Gout is one of the most common inflammatory arthritis diseases, affecting 8.3 million adults in the U.S.1 It’s also one of the most preventable and treatable diseases, but only 32–58% of patients receive adequate gout treatment, indicating significant room for improvement of care.2
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For this reason, the ACR supported a group that developed several electronic clinical quality measures (eCQMs) that aim to close this gap. These measures give rheumatologists the chance to measure their performance in key areas of gout care, including gout care management, management of urate-lowering therapy, management of patients on urate-lowering therapy, serum urate monitoring and management, allopurinol-specific considerations and gout flare prophylaxis.
“These quality measures are shining a light on gout to show the quality of care being provide to patients with gout and how patients are doing to help us improve patient outcomes,” says John FitzGerald, MD, PhD, interim chief of the division of rheumatology at Ronald Reagan UCLA Medical Center, Los Angeles. As a leader in gout research, Dr. FitzGerald led the ACR group’s work to shape these eCQMs and coauthored a paper outlining the development of these measures.2
To support rheumatologists and their colleagues in improving gout care management, Dr. FitzGerald outlines five practice takeaways from the eCQMs.
1. Identify gout patients with hyperuricemia in need of urate-lowering therapy: The first step in managing gout is to identify gout patients with hyperuricemia who require urate-lowering therapy, he says. According to the eQCMs, if a patient with gout has a serum urate (sUA) level greater than 6 mg/dL and has tophus/tophi development of two or more attacks per year, then urate-lowering therapy should be prescribed. This therapy will improve sUA levels, decrease the risk for recurrent attacks and reduce tophus deposition.2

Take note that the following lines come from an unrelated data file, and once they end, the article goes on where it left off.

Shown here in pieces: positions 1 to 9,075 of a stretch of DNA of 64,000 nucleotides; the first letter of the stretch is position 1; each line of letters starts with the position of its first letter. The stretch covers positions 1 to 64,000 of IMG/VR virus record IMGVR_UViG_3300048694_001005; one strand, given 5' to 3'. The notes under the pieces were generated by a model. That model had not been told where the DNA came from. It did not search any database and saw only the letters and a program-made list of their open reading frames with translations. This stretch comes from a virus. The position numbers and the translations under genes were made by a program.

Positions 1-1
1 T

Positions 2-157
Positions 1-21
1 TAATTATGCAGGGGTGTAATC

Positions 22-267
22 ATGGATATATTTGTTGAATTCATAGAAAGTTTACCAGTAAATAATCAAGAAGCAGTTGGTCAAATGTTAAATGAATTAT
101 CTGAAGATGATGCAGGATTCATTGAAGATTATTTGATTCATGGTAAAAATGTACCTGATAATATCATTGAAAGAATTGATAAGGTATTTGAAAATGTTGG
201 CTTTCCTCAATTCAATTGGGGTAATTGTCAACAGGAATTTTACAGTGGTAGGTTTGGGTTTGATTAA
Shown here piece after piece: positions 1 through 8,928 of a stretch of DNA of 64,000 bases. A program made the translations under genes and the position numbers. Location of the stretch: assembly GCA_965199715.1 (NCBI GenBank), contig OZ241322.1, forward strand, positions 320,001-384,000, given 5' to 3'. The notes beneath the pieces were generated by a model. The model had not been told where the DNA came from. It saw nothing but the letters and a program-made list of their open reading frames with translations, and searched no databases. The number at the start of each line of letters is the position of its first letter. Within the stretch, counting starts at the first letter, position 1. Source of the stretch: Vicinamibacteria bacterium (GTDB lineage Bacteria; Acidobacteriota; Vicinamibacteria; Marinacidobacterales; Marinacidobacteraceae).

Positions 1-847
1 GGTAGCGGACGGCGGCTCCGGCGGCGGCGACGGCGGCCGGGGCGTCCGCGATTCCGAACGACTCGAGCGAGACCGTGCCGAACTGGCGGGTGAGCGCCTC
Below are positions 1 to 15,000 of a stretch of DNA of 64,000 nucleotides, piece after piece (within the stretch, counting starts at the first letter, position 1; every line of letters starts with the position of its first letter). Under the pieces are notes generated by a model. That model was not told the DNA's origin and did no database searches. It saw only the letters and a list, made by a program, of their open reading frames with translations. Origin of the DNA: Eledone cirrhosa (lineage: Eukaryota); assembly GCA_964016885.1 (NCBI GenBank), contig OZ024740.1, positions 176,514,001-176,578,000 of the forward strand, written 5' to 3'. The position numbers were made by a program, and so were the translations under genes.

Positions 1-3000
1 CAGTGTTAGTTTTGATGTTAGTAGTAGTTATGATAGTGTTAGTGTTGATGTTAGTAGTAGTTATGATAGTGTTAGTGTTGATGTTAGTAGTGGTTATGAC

2. Know the treat-to-target threshold for urate levels: Any patient with active gout on urate-lowering therapy should have their serum urate level checked at least once annually—at a minimum and regardless of disease activity. These patients should not have a sUA level above 6.8, according to the eQCMs. For patients being managed for active gout, the ACR recommended treatment target remains less than six, and less than five for patients with severe gout.
However, quality measures are meant to define a minimum threshold for all patients. Through this measure, a patient whose gout has been quiescent for years with <6 serum urate <6.8 mg/dL would not be incentivized to change urate management just for the purpose of lowering serum urate to less than 6 mg/dL if the patient was clinically doing well.